Liquid Ink

The official website of Gint Aras, Finalist 2016 CWA Book Award


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Unburdened from sin or connected to God

Reviews of The Fugue have, until this point, compared the book to the likes of Fyodor Dostoevsky, Victor Hugo, Virginia Woolf, Boris Pasternak, Betty Smith, Nelson Algren, Richard Powers, Flannery O’Connor and others.

Commentators have noted the book’s fugue-like structure, its homage to classical music and opera, and its use of various techniques of visual art, among them simultaneity. The latest review, from Amy Strauss Friedman, writing for the Yellow Chair Review notes the novel’s similarity to pointillism.

Aras has given us a masterful web of narrative that feels much like pointillism in painting, in which an artist uses individual dots to create a larger, intricate image.

She goes on to write:

The Fugue is an epic work that will ensnare you from the first chapter and won’t let you go even after you’ve finished it. It is a composition that all should hear.

I guess the only way to see if all these people are just talking craziness is to read the book for yourself. As your library to order it, get it at your favorite bookstore or buy it here.

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Wicker Park Fest, Day 2

So…today Chicago faces isolated thunderstorms and another +90 degree day. Yesterday a crowd of a few hundred stood before the main stage at Wicker Park Fest and sang Que Sera Sera along with a band, this while battleship-gray thunderheads approached. The sky opened. Lightning struck. Adults and children danced. It was beautiful.

Also, some came around Volumes Book Cafe to cool down, grab a drink, then purchase and have their copies of The Fugue signed. I spoke to readers from as far away as Germany and Puerto Rico (and Madison, Wisconsin…and Laredo, Texas…and Aurora, Illinois…and a town in Maine whose name I will never remember).

I’ll be at Volumes again today (er…at an indoor table). Come check out Chicago’s newest bookstore between points of festival frolic. 1474 N Milwaukee Avenue. There’s a chance I might sell out before 4:00, as we have a limited amount of copies left.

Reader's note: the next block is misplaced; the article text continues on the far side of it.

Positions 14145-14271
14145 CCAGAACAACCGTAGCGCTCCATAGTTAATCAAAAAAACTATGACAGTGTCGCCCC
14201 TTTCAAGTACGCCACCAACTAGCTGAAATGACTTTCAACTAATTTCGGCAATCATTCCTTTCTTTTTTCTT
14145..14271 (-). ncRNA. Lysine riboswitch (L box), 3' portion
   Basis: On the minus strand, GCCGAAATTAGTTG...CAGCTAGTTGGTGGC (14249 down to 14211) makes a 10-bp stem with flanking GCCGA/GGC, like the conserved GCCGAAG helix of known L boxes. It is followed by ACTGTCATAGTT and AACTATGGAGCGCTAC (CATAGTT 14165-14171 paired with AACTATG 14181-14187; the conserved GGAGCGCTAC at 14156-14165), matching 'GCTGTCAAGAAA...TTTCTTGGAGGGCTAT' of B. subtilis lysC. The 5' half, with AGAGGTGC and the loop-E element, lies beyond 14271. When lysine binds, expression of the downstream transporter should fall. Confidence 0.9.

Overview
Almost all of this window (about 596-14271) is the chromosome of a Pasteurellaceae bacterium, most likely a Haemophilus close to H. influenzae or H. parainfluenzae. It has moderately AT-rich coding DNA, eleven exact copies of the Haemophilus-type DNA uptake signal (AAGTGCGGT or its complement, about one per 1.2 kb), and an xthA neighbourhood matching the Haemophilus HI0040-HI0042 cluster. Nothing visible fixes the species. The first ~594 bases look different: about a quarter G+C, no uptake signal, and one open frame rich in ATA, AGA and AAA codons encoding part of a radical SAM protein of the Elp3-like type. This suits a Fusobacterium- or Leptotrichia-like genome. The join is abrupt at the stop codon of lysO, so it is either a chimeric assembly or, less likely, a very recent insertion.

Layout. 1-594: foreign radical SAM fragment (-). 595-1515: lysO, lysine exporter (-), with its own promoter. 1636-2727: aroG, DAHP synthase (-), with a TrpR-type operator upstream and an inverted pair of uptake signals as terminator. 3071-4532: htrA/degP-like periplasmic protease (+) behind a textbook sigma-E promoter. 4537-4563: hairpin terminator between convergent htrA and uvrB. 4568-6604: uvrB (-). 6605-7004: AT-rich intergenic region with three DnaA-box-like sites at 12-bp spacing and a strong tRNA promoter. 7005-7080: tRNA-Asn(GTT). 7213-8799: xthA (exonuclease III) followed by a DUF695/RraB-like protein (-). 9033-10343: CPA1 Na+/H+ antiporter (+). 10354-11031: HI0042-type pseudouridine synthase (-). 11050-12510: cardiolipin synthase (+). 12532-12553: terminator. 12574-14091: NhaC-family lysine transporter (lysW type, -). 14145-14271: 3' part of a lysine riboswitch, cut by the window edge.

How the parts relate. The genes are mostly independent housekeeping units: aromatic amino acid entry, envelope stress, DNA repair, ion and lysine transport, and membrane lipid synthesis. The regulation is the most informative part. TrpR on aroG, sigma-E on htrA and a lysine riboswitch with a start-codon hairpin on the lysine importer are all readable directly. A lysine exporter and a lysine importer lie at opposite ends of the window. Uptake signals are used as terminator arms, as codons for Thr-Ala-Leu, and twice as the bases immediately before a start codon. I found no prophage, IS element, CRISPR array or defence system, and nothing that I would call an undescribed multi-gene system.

Come grab one of these copies before they’re gone

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What are people saying about The Fugue?

“Magisterial…like Dostoevsky…” (Chicago Tribune)

“A welcome addition to the bookshelf of Chicago authors…” (WGN Radio)

“A masterpiece of literary fiction…” (Centered on Books)


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Independent Bookstore Day: Volumes Book Cafe

I’m very happy to team up with Volumes Book Cafe to sell some books tomorrow afternoon. It’s Independent Bookstore Day, and Volumes is Chicago’s newest bookstore. I recently visited to take some pictures and just fell in love with the gorgeous space. It’s bright, uplifting, heavily caffeinated, and the shelves are stacked with great books. I was especially impressed with the extensive fiction collection.

Come tomorrow between 1:00-3:00 PM to meet me, buy a book and get it signed. If you haven’t heard, the Chicago Tribune called my novel, The Fugue, “magisterial,” and Centered on Books said it’s a “masterpiece of literary fiction.”

My publisher, Tortoise Books, will also be on hand to sell many of their titles.

Here are some impressions of Volumes:

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Best places to buy Finding the Moon in Sugar

Dear Liquid Inkers:

If you’ve decided you’d like to purchase (Cheers to you!) a paperback copy of my book, Finding the Moon in Sugar, *and* you live in the United States, I hope you’ll consider two very special independent bookstores. They both currently stock copies and ship to the continental 48 (as well as, I believe, Canada). If you’re a Chicagoan and have never visited either store, I have just kicked you in the balls *kick* and bought you “L” fare. *Beep* Now go!

The first is Oak Park’s The Book Table. This bookstore is a tiny miracle. According to various laws of Western culture, it should be in a town like Bloomington, Indiana or Boulder, Colorado. Coffee-drinker-book-reader cities like Seattle, Amsterdam and Copenhagen offer nothing like it (at least they did not when I last visited). The Table offers books at shocking discounts, and the owners, Jason and Rachel, are thoroughly knowledgable. They have supported my work since the beginning.

The next is Quimby’s, another miracle, appropriately in Chicago’s Wicker Park. Quimby’s has been fighting the publishing industry’s good fight for a long time, and they work hard to get out the work of indy publishers and authors. Some of the weirdest shit I’ve ever seen in print is available at Quimby’s, and I routinely surprise reader friends with off-the-wall gifts. They stack not just Finding the Moon, but Criminal Class Review, a lit mag in which my fiction has twice appeared.

Please support these businesses, important cultural institutions to Chicagoland. Cheers!